You can use the external pins to connect more LEDs and have colours other than red.
This project uses 3 LEDs. Each LED will need a resistor. Here I've used 220 Ohm resistors, one for each of the LEDs used.
Making The Circuit
The longer legs of the LEDs are the anodes or positive legs. These are the ones we connect to the micro:bit pins. The shorter legs are the cathodes, negative. They get connected to GND through a resistor.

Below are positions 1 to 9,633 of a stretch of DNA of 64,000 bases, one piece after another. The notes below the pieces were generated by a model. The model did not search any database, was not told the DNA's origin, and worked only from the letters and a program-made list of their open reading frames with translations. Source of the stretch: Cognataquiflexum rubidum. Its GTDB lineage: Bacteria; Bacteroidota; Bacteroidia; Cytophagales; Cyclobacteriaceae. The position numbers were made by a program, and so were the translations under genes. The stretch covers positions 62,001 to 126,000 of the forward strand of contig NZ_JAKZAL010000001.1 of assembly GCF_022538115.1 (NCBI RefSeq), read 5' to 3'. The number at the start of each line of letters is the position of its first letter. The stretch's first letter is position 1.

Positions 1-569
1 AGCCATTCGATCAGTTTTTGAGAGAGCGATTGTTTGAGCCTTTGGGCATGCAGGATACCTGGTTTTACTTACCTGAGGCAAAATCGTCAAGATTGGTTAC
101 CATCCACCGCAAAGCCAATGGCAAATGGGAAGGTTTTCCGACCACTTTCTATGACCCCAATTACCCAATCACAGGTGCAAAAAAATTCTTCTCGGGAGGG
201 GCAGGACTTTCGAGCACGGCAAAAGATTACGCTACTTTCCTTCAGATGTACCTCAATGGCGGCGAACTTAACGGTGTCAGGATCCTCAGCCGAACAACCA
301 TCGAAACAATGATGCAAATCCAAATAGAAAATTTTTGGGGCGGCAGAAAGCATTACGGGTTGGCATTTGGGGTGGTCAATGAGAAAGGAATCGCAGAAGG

Turning the LEDs on and off is fairly straightforward. We use digital write to write a 1 or 0 to the pin, determining whether the LED is on or off. The following program makes all 3 LEDs blink on and off once a second,
If you use analog write, instead of digital, you can vary the brightness of the LEDs. The following script uses loops to fade the LEDs in and out.
- If you had 3 LEDs of the red, green and blue variety as I have used here, you have the makings of some traffic lights. You could use your other 3 GPIO pins to make a second set. Combine with a button for some traffic-themed simulation.
- With 4 LEDs, all of the same colour, you could make a program to count in binary for you.